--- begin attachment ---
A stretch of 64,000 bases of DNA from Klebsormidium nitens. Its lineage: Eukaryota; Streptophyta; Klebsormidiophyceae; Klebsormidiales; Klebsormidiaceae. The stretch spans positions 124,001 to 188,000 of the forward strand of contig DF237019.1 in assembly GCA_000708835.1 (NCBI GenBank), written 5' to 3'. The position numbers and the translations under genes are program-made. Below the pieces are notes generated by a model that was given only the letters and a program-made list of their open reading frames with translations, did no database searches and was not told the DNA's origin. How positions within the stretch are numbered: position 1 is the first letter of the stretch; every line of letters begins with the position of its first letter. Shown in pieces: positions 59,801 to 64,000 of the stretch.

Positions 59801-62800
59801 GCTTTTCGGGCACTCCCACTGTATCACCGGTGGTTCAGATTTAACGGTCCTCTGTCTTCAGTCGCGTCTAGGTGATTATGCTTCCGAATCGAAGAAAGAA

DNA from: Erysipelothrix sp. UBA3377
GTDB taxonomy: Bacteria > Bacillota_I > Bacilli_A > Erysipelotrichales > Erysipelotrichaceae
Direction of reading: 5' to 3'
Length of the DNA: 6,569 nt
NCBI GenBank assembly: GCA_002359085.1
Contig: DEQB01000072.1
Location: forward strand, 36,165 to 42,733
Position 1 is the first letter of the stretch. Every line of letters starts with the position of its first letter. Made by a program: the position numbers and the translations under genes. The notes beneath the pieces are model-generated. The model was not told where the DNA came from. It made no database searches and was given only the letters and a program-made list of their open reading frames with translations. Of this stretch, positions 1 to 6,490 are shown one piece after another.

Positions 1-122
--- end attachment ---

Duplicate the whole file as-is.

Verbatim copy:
A stretch of 64,000 bases of DNA from Klebsormidium nitens. Its lineage: Eukaryota; Streptophyta; Klebsormidiophyceae; Klebsormidiales; Klebsormidiaceae. The stretch spans positions 124,001 to 188,000 of the forward strand of contig DF237019.1 in assembly GCA_000708835.1 (NCBI GenBank), written 5' to 3'. The position numbers and the translations under genes are program-made. Below the pieces are notes generated by a model that was given only the letters and a program-made list of their open reading frames with translations, did no database searches and was not told the DNA's origin. How positions within the stretch are numbered: position 1 is the first letter of the stretch; every line of letters begins with the position of its first letter. Shown in pieces: positions 59,801 to 64,000 of the stretch.

Positions 59801-62800
59801 GCTTTTCGGGCACTCCCACTGTATCACCGGTGGTTCAGATTTAACGGTCCTCTGTCTTCAGTCGCGTCTAGGTGATTATGCTTCCGAATCGAAGAAAGAA

DNA from: Erysipelothrix sp. UBA3377
GTDB taxonomy: Bacteria > Bacillota_I > Bacilli_A > Erysipelotrichales > Erysipelotrichaceae
Direction of reading: 5' to 3'
Length of the DNA: 6,569 nt
NCBI GenBank assembly: GCA_002359085.1
Contig: DEQB01000072.1
Location: forward strand, 36,165 to 42,733
Position 1 is the first letter of the stretch. Every line of letters starts with the position of its first letter. Made by a program: the position numbers and the translations under genes. The notes beneath the pieces are model-generated. The model was not told where the DNA came from. It made no database searches and was given only the letters and a program-made list of their open reading frames with translations. Of this stretch, positions 1 to 6,490 are shown one piece after another.

Positions 1-122